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Is Cloud Native Security Good Enough?

by Staff GBAF Publications Ltd
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By Deryck Mitchelson, Field CISO EMEA, Check Point Software Technologies

Global organisations are digitally transforming via cloud native applications and services. Use of cloud native can drive innovation, accelerate speed to market, and can bring about cost savings that fuel new growth. Cloud native technologies enable organisations to tap into the agility required to keep up in the current competitive landscape and to create new business models. But achieving efficient, flexible, distributed and resilient cloud native security is tough. 

All major public cloud providers -Amazon Web Services (AWS), Microsoft Azure and Google Cloud- of course offer security features and services, which are designed to address significant threats to cloud-based data. However, in spite of this, public cloud providers’ security tools commonly fail to meet operational needs, and their limitations should prompt organisations to consider or reconsider how they are protecting public cloud environments.

Cloud providers’ efforts to ensure security are barely adequate. In the following section, I go into why that’s the case and how it could impact your organization:

  1. Limited visibility: One of the major challenges associated with cloud-native is that, in contrast with on-prem deployment, owners cannot be sure of the security elements related to the cloud environment that the application is hosted on. As a result, it becomes the role of the IT team to track every resource and to add it to the application. Monitoring needs to proceed throughout application lifecycles. Lack of adequate visibility can needlessly compromise security.
  2. Cloud native exposure to threats: The cloud is accessible to anyone with an internet connection, which means that threat actors are continually searching for ways to undermine systems’ security. As cyber attackers advance their strategies, cyber security prevention and defense methodologies also need to evolve. For example, enterprises need cloud security that can fend off brute-force attacks, phishing and SQL injections.
  3. Policy centralisation: At present, the average cloud native environment includes a number of tools from an assortment of developers and service providers. In a multi-cloud infrastructure, information technology managers may face fragmented security access controls, and due to implementation in separate provider environments, an impossible-to-keep-up-with set of monitoring tools. Policy centralisation can make security management more uniform and more successful.
  4. Slow security processes: Key reasons as to why enterprises are moving to the cloud include speed, agility and flexibility. But security can easily get left in the dust, so to speak. Given the speed of the continuous integration and deployment (CI/CD) pipeline, security can lag. Enterprises can solve for this issue by shifting security as far left as possible. You can create a Shift Left environment through a third-party security platform.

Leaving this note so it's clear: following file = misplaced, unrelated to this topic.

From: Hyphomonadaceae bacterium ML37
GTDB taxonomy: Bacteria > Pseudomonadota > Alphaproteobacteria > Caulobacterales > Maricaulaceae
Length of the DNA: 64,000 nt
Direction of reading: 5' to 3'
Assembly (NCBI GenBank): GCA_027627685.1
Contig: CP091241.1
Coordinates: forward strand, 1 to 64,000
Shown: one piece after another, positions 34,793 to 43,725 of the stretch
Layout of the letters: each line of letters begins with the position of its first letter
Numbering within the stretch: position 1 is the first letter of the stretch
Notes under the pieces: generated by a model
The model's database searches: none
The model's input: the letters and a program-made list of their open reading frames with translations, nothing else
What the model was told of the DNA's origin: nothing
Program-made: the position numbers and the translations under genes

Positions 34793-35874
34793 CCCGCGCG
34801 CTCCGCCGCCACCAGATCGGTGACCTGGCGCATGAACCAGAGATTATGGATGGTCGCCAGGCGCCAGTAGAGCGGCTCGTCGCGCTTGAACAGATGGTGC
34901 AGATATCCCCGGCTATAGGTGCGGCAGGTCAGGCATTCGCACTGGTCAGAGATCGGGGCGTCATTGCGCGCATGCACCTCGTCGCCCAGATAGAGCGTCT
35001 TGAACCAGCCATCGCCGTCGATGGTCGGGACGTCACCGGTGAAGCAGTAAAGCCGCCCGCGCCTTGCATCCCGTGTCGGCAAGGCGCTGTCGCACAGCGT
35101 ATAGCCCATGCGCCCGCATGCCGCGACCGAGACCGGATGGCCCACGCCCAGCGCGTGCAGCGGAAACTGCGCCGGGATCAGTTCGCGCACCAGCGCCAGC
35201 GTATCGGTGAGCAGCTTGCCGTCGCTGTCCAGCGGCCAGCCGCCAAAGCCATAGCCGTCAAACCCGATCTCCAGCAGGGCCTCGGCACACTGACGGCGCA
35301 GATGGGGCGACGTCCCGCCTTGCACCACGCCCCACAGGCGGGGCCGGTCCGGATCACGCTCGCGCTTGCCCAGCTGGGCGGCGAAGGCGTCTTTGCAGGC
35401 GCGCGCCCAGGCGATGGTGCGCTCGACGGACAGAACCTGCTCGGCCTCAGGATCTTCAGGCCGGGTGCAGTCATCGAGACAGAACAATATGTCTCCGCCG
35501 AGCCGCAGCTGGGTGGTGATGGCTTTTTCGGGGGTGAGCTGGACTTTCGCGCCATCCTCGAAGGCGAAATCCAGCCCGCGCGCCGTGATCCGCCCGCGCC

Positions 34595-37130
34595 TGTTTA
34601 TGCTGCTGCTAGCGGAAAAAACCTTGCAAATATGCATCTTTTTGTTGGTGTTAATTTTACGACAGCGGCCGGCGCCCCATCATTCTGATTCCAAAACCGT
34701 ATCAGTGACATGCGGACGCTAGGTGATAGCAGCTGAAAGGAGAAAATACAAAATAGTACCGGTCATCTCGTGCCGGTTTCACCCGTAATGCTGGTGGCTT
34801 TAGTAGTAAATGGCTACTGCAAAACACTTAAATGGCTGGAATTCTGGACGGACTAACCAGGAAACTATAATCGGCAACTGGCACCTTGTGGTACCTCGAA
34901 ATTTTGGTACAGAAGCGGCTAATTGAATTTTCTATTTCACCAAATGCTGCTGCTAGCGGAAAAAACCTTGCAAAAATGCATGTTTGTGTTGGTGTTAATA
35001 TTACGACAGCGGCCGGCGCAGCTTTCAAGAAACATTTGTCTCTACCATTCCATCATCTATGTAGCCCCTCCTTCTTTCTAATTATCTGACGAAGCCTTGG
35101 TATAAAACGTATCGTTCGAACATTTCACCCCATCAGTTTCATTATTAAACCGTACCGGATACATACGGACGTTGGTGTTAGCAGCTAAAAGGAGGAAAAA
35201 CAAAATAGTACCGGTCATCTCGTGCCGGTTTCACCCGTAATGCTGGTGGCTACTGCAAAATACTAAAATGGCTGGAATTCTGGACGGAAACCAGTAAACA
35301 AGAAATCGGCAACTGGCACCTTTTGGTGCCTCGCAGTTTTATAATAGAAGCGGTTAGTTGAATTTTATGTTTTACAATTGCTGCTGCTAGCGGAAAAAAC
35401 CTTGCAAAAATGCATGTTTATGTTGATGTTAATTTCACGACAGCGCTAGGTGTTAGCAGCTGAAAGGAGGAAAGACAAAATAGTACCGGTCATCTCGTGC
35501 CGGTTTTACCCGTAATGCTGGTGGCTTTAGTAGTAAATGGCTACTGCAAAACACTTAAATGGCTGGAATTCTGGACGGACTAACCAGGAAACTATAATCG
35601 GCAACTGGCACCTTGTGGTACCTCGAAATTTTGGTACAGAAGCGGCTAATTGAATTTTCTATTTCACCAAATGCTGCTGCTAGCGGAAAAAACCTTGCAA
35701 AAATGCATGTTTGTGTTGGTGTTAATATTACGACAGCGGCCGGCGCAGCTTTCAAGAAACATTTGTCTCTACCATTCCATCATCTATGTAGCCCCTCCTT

Ensuring Cloud – Native Protection

Here are three key improvements to drive your organisation’s cloud-native security to ensure protection against upcoming sophisticated cyberattacks:

  1. Improve Your Visualisation and Regular Reporting: To understand the current state of their security posture, enterprises must have access to up-to-date reports and visualisations (e.g., dashboards) that account for their entire application infrastructure to overcome information overload and lack of clarity, to quickly and effectively assess their overall security posture to improve upon, where needed.
  2. The Automation Game: Compliance rule sets and customised policies must be built into the development stages as well as carried over to runtime, which will require automation to ensure the deployment is compliant with internal and external rules.
  3. Keeping up with Changes: Security professionals must keep pace with frequent changes to not only the resources within an expanding cloud sprawl, but security best practices and compliance regulations, which are being enacted at a rapid pace to keep up with the expanding cyberattacks taking place. Efforts should also be made to keep up with the speed and scale of the organisation with new security protection measures implemented accordingly.

For organisations who are facing such cybersecurity challenges, making every effort to reduce their enterprise risks and limiting their exposure to threats, will require prevention-first security instead of just leaving it at detection.

By 2023, more than 500 million digital applications and services will be developed and hosted through cloud native means. The findings and suggestions shared above, combined with the recent sharp increase in cyberattacks should lead organisations to consider whether or not they are making adequate effort to secure public cloud environments.